Thursday, August 9, 2012

Pressure Canning Dried Beans, Baked Beans & more . . .


                                     (Before Processing)

Pressure Canning Dried Beans, Baked Beans and more . . .
CHEAPER & GASFREE!!

Food prices are skyrocketing with no end in sight.  Storing dried beans long term is not always successful UNLESS you want to grind them into flour. They become so hard that no amount of cooking makes them tender.

My inventory of empty canning jars was good thanks to the severe drought this summer (our garden pretty much dried up).

You must use a pressure canner but the cost is much less, I can ‘de-gas’ them which is my biggest problem with buying them already canned and you can make them the way YOU want them. Have you checked the price of canned beans in the grocery store lately? They are rising at an alarming rate.

I just spent $17.88 on dried beans. Not counting the cost of new lids and the electricity required I now have:
4 quarts baby lima beans @ $.89 per quart
8 quarts of kidney beans @  $.62 per quart
2 quarts, 7 pints & 2 half pints of black beans @ $.195 per cup
6 quarts of baked beans (from navy beans) @  $.78 per quart (instructions to follow)
1 BONUS quart of mixed beans for soup or bean salad @ FREE!
1 BONUS 3 servings of  mixed beans for immediate use @ FREE!


The general process is easy.
Sort the beans and rinse. Cover with lots of water and bring to a rolling boil. Continue cooking for 30 minutes. Drain and rinse very well. (This will remove the gas and who would have thought it could be so easy!)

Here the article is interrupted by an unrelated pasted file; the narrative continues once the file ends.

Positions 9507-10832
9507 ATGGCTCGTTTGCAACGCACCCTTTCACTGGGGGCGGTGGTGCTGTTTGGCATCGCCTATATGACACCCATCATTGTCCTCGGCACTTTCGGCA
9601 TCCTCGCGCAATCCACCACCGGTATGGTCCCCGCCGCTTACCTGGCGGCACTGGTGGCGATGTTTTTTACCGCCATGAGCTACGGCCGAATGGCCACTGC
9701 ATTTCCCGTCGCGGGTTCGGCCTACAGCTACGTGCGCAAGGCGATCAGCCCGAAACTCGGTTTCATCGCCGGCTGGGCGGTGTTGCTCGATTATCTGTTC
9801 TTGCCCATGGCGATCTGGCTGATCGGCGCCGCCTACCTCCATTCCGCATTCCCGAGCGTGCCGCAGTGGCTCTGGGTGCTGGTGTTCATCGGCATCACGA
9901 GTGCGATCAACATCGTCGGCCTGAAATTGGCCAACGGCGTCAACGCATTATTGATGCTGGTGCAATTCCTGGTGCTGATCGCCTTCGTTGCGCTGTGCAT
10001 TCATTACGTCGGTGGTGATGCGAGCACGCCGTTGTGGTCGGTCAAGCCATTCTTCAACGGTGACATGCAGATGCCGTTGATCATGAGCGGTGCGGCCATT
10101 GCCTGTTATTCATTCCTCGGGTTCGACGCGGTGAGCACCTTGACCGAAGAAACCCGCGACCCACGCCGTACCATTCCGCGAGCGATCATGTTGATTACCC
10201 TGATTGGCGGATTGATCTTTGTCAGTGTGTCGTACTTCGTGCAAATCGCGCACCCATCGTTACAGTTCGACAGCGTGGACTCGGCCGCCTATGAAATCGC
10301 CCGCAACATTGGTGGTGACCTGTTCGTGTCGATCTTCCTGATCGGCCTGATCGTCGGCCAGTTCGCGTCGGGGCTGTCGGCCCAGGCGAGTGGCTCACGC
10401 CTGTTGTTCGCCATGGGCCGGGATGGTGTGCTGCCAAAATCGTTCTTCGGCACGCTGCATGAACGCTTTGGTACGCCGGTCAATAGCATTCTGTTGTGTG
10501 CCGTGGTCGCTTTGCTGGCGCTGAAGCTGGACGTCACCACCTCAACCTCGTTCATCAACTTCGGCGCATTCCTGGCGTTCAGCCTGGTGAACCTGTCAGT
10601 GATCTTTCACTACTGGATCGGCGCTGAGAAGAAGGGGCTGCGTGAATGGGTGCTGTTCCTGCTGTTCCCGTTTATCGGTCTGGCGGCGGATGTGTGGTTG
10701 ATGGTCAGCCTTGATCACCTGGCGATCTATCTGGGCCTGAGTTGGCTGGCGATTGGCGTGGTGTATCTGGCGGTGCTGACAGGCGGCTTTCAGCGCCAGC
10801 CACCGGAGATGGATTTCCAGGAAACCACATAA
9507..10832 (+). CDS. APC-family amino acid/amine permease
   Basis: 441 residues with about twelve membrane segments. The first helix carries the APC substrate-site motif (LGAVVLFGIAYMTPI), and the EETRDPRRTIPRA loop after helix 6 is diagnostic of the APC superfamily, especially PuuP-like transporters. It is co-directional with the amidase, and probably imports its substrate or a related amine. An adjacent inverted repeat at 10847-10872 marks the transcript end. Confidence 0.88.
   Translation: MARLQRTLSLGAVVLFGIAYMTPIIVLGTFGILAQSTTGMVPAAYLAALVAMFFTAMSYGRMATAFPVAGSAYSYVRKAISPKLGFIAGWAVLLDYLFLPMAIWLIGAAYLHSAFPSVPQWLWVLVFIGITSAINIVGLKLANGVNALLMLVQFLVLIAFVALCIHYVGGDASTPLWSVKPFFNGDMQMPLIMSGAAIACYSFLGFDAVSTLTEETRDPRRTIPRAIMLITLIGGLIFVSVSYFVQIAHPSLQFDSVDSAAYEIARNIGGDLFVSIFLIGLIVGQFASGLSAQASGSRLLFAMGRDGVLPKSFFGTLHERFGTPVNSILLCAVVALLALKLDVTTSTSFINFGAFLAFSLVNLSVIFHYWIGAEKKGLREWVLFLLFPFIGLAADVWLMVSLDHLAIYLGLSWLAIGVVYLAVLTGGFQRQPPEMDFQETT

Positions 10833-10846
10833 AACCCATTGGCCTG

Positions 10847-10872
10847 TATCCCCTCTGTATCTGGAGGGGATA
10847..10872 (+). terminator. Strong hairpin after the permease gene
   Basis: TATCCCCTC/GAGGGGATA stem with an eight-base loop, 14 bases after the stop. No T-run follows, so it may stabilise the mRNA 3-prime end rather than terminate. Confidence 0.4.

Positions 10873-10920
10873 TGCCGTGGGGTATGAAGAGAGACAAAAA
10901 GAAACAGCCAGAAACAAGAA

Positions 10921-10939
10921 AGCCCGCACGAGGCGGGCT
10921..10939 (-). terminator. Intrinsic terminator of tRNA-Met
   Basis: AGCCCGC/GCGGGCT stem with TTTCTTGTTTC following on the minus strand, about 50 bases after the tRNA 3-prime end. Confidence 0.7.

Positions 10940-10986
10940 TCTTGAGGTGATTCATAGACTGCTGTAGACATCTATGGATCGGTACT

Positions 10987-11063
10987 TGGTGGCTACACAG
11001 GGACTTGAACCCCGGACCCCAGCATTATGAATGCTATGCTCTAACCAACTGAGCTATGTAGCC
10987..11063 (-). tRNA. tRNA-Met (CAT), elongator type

Place pickling or Kosher salt in the jars at 1 tsp. per quart or ½ tsp. per pint.
DO NOT USE TABLE SALT

You may also add any other seasoning you would like. One friend adds 1 Tbs. per quart of taco seasoning for pinto beans, then mashes them after opening the jar. A favorite refried beans with NO ADDED FAT.

Fill the jars leaving a full one inch of headspace. Cover with water or brine (see below). Wipe the jar rims, seal, and pressure can at 10 lbs. of pressure:

75 minutes for pints
90 minutes for quarts

That’s it! It’s very easy and at quite a savings I would say even over sale prices!

PORK & BEANS – use tomato juice, 1 Tbs. sugar per quart and a piece of fatback, bacon or your preference to cover the beans with. Process as above.

BAKED BEANS – I made a ‘sauce’ of tomato juice (about 1 cup per quart), brown sugar, garlic powder, dehydrated onions, molasses, mustard, bacon (diced, fried and drained well) and a couple of drops of hickory smoke flavor per quart).
I don’t use measurements because everybody seems to have their own preference for baked beans. We prefer them a bit sweet and savory. You may use almost any baked bean recipes simply mix all the ingredients except the beans and pour over the pre-cooked beans. If you don’t have enough ‘sauce’ you may add more tomato juice or water.

I still plan to put up pinto beans, refried beans and garbanzo beans for making hummus and other things. Try this soon. I know you will be pleased with the tasteful result and the savings!

2 comments:

  1. I love to stock lots of foods in the jar that's why I prefer to use the back part of my pantry doors as storage.

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  2. LOVE those pantry doors Milliscent! Such a huge selection to choose from.
    Nothing beats having all those jars full of foods that in just a few minutes will taste like they've simmered on the stove all day!

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